In a country like India with such a large underprivileged farming population, technological adaptation is remote. Hence in this context, it is wise to study communities who have perceived and adopted on-farm traditional approaches to combat effects of climate change to some extent. On the other hand, it is really unfortunate that indigenous and traditional forest and farming communities are rarely considered or discussed in policy making. How these individuals respond to mitigate climate change is under-researched. Hence, it becomes imperative to involve the experience of these communities and include them in decision making along with experts. Local inhabitants react to and interpret climate change events based on their traditional knowledge. Their methods are more creative than those adopted from other places. This traditional adaptation does not only provide better location-specific insights but also helps generate additional information relevant to policy and sustainable development.
Changing the time of farm operations like rushing or delaying planting or seeding is an adaptive response to changes in rainfall patterns. Changing of planting dates by using rainfall as an irrigation practice to improve farm productivity and enable diversification is yet another option. To help establishments, locally fabricated drip irrigation is practised for supplying water to newly transplanted seedlings. In some vulnerable African countries, multiple and mixed crop-livestock farming, cereal-legume intercropping, zero tillage, shading and shelter/ mulching, soil conservation, seed treatment, and making ridge across farms are the most common adaptation strategies to cope with changing climate. Utilization of marginal lands by planting trees and grasses, i.e. crop diversification, in farming practices for forest protection has been adopted in Nepal. Wood cooking stoves have been seen effective for time and cost in some African countries. Taking note, farmers now manipulate the sowing date, reduce fertilizer application, select alternate crops, and drought-tolerant varieties to combat climate change in some parts of India. Adapting to climate change, people living around Himalayas have started crop varieties requiring less irrigation.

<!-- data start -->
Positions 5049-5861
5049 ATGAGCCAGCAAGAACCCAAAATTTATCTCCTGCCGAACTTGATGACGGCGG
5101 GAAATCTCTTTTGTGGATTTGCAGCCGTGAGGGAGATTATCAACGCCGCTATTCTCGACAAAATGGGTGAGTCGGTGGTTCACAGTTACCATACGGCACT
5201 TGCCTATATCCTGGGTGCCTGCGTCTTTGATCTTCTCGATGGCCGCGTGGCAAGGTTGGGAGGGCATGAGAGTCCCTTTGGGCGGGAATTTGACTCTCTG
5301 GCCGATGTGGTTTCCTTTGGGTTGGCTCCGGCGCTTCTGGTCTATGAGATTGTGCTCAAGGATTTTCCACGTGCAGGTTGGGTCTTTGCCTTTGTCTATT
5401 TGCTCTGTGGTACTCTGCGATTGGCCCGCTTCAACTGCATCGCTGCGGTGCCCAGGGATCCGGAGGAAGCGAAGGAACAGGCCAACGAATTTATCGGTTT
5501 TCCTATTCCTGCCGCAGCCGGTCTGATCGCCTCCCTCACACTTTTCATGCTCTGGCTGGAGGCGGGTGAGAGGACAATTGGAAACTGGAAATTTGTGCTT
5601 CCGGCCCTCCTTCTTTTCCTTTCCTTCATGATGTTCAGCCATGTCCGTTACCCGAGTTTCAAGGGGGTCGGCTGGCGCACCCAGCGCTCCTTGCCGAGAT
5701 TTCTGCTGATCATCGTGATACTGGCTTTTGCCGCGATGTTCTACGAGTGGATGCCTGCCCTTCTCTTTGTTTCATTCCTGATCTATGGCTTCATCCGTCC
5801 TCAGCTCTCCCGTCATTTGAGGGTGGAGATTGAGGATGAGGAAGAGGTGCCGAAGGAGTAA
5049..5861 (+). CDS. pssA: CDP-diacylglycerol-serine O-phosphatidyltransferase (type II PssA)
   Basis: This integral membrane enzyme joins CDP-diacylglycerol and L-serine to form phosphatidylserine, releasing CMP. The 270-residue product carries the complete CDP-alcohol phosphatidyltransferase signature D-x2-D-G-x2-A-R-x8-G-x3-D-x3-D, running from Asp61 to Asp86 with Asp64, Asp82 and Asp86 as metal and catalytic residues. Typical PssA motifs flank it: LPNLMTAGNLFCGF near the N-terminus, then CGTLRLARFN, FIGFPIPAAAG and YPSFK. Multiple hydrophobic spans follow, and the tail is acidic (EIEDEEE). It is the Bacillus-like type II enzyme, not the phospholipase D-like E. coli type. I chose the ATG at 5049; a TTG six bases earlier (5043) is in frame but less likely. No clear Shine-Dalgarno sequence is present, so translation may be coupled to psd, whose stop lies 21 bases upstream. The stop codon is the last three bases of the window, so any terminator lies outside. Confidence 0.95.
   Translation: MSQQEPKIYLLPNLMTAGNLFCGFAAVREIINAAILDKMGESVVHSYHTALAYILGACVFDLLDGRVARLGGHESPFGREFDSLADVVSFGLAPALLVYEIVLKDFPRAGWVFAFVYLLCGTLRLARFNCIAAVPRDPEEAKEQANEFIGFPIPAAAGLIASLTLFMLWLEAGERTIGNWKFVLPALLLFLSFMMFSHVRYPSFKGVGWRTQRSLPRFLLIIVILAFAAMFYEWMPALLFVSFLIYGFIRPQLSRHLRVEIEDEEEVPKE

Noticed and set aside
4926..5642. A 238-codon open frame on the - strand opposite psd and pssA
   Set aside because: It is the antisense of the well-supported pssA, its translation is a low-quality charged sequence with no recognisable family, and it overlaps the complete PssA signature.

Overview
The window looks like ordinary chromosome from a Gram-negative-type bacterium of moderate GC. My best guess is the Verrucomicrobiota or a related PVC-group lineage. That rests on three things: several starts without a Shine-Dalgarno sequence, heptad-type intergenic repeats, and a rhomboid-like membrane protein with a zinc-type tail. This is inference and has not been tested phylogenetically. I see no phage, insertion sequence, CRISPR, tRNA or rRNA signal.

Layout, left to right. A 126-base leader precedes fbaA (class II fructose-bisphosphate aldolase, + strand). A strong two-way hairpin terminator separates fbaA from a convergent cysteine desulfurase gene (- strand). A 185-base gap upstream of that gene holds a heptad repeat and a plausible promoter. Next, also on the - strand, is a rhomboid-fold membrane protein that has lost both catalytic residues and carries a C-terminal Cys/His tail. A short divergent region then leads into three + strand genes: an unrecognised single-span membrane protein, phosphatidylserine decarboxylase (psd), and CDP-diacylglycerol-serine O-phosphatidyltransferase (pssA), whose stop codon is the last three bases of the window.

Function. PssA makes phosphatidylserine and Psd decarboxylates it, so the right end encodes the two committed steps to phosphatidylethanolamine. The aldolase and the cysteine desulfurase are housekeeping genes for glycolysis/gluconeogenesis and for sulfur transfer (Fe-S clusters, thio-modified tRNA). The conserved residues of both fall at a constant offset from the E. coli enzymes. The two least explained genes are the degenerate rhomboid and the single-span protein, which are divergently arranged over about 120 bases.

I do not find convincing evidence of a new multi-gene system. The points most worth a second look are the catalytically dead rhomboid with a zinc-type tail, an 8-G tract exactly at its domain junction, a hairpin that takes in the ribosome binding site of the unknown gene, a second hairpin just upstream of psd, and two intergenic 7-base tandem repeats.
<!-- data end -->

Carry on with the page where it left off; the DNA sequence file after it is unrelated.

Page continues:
Changes in lifestyle and use of common sense could be one of the best remedies to mitigate climate change. This includes recycling as much as possible, switching off lights when not in use, observing earth hour, using low energy light bulbs, urban plantation, etc. In the past decade or so, installing loft insulation, practising backyard agriculture, and reducing use of fossil fuels to help combat climate change have been some success stories in mitigation measures. Reduction in overall expenditure also had a positive effect.
Institutional interventions to provide site-specific capacity building facilities that include training, on-field demonstration, financial support, and suitable policy cover, from regional or national governments and dependent stakeholders, is the need of the hour.
- The author is Assistant Professor and Junior Scientist, Division of Silviculture and Agroforestry, Faculty of Forestry, SKUAST-Kashmir and can be reached at email@example.com